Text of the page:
- I also heard from English-language learners that they appreciated the opportunity to rewatch lectures with the ability to pause and rewind when they encountered unfamiliar vocabulary.
(I had hoped to survey the students to glean more insights about their video use, but after our shift to a virtual classroom, I didn’t want to burden them with additional work.)
That level of video viewing was more than enough to justify the extra effort on my part, and there were some smaller unexpected benefits, too. One student missed a number of lectures due to a family tragedy. As she transitioned back into her studies, she said she really appreciated having recordings of the lectures she’d missed. On a practical level, when my TAs and I were grading the first midterm, some students had missed a bit of nuance in one of their answers. I was afraid I might not have adequately explained the topic, and I didn’t want to unfairly penalize students. I was able to go back to the lecture recording and confirm that I had explained it as intended.
Recording and sharing my in-person lectures was a small change in my teaching, but just a few weeks of it convinced me to make the practice permanent. Soon after, the Covid-19 pivot necessitated tremendous changes to my teaching as I adapted to a different medium of delivery and personal challenges, like the loss of child care.
Those adaptations, large and small, have given me insights into a variety of new approaches and technologies. Some have been very effective, like recording 360-degree virtual-reality videos in the field to give my students the sensation of being in the forest with me. Another good example is a nature-journal assignment developed by my colleague Jeanine Rhemtulla for her “Introduction to Conservation” course. She asked students to pick a “nature” spot available to them — the local park, the backyard, or even the houseplants and view out the window for a student under lockdown — and revisit it several times over the semester, reflecting on a different prompt each time. At term’s end, students proudly shared a virtual tour of their nature spot with their classmates.
Of course I’ve had my share of online-teaching failures, too, such as last-minute technical glitches and synchronous activities that didn’t engage students. At times, I seriously overestimated the amount of work that students would be able to complete during such trying times.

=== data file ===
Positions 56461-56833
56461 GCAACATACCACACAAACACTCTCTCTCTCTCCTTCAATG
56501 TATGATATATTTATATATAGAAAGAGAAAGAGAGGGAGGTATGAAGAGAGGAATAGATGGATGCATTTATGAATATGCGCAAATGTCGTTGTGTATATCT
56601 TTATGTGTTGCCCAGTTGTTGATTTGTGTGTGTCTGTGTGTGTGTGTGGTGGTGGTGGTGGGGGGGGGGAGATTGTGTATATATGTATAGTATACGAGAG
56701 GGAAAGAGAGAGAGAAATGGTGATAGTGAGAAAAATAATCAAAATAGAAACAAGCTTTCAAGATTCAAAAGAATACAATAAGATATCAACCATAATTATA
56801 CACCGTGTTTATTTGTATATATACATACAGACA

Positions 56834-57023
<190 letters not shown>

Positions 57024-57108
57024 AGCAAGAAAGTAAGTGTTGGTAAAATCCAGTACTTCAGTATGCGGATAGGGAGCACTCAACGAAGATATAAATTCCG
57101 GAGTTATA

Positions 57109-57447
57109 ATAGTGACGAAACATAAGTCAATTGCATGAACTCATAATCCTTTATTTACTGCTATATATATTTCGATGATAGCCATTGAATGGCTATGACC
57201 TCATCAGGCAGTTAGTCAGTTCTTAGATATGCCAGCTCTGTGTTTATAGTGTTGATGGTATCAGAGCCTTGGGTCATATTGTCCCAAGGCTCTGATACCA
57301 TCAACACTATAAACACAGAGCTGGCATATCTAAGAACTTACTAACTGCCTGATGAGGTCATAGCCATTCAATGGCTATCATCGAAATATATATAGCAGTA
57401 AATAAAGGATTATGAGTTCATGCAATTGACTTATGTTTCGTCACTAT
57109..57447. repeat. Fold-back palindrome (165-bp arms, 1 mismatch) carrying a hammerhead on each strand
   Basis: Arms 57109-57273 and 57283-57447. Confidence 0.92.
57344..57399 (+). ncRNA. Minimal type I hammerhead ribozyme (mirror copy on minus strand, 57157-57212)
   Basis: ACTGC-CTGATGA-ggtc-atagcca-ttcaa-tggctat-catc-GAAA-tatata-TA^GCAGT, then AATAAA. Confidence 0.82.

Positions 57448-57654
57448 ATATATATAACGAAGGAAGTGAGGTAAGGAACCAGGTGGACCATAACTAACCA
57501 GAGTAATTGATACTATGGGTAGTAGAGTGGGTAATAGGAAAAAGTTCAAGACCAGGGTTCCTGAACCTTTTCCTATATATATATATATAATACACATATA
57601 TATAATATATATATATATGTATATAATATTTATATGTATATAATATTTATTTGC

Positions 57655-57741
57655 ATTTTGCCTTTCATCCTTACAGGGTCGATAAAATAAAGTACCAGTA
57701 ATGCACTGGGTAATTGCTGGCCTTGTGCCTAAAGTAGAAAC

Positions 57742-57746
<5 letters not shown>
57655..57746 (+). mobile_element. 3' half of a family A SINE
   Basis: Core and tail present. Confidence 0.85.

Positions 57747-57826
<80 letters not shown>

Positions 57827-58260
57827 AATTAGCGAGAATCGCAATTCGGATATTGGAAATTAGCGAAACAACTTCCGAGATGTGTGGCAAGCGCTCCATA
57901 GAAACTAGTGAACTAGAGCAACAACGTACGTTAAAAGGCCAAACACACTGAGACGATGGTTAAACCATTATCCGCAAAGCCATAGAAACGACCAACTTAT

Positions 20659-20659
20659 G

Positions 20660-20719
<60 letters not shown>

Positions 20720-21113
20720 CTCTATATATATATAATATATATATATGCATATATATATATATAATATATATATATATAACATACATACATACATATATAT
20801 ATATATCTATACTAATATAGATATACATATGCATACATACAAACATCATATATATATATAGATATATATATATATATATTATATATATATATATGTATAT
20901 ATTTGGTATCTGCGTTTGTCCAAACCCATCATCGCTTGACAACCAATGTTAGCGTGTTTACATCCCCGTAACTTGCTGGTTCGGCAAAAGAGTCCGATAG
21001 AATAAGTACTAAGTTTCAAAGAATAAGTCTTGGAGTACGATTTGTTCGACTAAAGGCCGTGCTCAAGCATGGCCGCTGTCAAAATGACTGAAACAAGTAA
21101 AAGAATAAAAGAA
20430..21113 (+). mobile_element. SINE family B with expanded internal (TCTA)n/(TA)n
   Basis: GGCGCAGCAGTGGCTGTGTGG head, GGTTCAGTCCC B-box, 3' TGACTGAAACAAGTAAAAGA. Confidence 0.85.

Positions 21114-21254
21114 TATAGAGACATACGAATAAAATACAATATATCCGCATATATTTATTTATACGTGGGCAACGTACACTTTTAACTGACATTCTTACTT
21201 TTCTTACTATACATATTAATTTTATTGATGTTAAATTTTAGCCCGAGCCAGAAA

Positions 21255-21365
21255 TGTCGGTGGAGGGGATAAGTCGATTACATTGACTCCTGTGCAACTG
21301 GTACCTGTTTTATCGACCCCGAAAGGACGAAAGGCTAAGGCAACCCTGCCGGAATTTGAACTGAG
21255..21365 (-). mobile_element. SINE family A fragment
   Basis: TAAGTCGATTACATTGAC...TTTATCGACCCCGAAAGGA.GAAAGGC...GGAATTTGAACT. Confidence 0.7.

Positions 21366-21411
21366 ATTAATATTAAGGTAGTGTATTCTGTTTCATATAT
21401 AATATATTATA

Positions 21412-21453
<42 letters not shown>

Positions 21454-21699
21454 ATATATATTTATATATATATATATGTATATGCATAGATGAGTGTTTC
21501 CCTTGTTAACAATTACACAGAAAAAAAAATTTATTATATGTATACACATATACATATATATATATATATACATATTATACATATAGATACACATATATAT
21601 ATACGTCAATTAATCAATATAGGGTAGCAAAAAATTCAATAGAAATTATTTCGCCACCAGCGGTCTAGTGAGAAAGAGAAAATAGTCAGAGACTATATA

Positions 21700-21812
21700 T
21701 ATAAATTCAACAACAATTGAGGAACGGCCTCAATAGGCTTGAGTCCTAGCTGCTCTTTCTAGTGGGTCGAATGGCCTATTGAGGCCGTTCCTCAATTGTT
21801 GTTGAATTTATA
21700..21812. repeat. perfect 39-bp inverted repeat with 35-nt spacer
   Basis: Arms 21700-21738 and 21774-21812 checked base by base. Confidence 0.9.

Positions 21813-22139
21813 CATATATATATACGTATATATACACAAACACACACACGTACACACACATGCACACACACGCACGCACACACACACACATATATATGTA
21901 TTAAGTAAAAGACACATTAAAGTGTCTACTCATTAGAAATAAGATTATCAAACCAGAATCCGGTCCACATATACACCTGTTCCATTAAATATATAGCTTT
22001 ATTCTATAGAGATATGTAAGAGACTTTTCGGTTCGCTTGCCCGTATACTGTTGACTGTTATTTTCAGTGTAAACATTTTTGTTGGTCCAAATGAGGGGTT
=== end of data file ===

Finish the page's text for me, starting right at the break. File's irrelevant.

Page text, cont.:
But both the successes and the failures are ideas, insights, and experiences I wouldn’t have had without the pivot. As many of us continue to teach online, at least partially, now is the time to ask ourselves how we will use these newfound skills and experiences to improve our teaching once we return to the classroom:
- Will you make increased use of discussion boards to let introverted students engage without speaking in front of the whole class?
- Will you have an informal place on your course website for students to meet virtually to study, or just to share memes and pictures of their pets?
- Will you revise your assessments to de-emphasize high-stakes exams?
- Will you allow students to attend your office hours virtually?
- Will you excuse absences and grant extensions without asking for documentation?
- Will you tell your students to stay home when they’re sick?
- Will you keep recording your lectures?
There is little I look forward to more than once again standing in a classroom — or a forest — together with my students. In higher education, this year has been an unthinkable challenge for students, faculty members, and staff members alike. There are no silver linings here, but when we come out the other side, we can take what we’ve learned to make our classes and teaching more effective, engaging, and compassionate.
(This essay was originally published in the Chronicle of Higher Education on January 22, 2021.)